Why our doctors need a lesson in bioethics


In today’s era of globalization, mass consumption, cut-throat competition and materialism, the idea of right and wrong is often blurred and many people end up doing things that are completely against their professional principles.

People try to sell damaged goods, unhygienic commodities, harmful products and subpar services, just to earn more money in less time, with lesser efforts invested.

And sadly, the supposedly dubbed “noblest profession in the world” is no different.

Medical negligence has been making headlines for quite some time now and cases pertaining to drugs wrongly administered, pharmacists selling low-quality medicines just to increase sales and doctors showing little to no regard of human life, have become very evident. This situation is very alarming, keeping the utter lack of medical values in mind.

For any field to progress and do well, it needs to have a code of ethics which are followed vehemently and without any exceptions. And this is something that is majorly lacking in our professionals these days. Very few universities offer courses in ethics and even fewer teach it with the same sort of dedication that this field requires.

As a philosophy student, ethics have always been my area of interest – especially bioethics – and I find it infuriating that very few medical universities offer comprehensive courses on this topic.

Ethics decide the right way to do a particular thing – if I explain it in layman terms. It is a very important component for any discipline. It makes you ask hard-hitting questions that help in making a field better.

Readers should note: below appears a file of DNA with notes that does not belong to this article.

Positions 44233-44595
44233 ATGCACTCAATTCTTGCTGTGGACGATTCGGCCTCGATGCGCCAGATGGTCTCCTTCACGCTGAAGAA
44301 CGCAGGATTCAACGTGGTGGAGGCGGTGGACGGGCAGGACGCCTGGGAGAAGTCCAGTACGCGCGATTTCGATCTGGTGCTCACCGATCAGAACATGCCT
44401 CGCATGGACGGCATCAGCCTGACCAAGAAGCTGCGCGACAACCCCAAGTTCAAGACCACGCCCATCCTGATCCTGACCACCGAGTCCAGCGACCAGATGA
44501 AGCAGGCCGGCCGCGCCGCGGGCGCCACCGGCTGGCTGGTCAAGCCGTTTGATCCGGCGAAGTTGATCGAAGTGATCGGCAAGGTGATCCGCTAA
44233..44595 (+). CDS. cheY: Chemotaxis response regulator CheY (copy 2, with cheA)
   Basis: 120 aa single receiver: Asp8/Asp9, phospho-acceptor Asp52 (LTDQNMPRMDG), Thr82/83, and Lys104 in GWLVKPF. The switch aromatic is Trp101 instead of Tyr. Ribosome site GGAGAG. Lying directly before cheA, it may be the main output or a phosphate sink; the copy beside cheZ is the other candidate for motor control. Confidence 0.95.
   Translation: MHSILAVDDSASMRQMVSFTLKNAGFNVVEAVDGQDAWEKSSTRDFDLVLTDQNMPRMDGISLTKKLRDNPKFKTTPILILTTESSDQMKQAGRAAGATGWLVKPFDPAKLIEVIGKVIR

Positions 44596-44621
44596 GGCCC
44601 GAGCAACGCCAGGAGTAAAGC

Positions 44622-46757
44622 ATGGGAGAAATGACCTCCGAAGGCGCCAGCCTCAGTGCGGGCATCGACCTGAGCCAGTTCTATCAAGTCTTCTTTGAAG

For example, are you sure the medicine you are taking is a cure and not a disease in itself? Are pharmaceutical companies genuinely making medicines or are they just making money for themselves? Can a doctor really treat us well in a government hospital if, let’s say, he has his own clinic elsewhere and he would rather treat patients there to earn more money?

Bioethics does not only deal with corruption, though. It also highlights issues that don’t usually have clear-cut answers.

For example, many people are familiar with the idea of doctor-patient confidentiality as an essential part of the professional code of ethics in medical and mental health fields. What you tell your doctor alternately psychologist is as far as anyone knows ensured data that can’t be shared with others, no matter how important revealing it may be. If a doctor does reveal it, then the patient can take legal action against him and there are many countries where this fundamental right is valued.

However, what if the patient is having suicidal thoughts and the doctor knows about it? What if the patient kills himself, with the doctor having full knowledge about his condition? What should a doctor do then – break the code and tell his family, or keep it intact and let fate play its course? In such cases, the doctor needs to break this code to help save a life. And here is where bioethics comes into play, as it validates a doctor’s decision to break a code of ethics.

Such is the complex nature of bioethics and medical students need to be trained well in order for them to make the right decisions.

In our universities, we hardly have courses for this. Universities must teach the importance of bioethics in such a way that student are able to practice it in anyway. It’s time to put this profession back on the pedestal and let it earn its name as the noblest field in the world.

About the author: Anum Fatima is a philosophy graduate from the University of Karachi.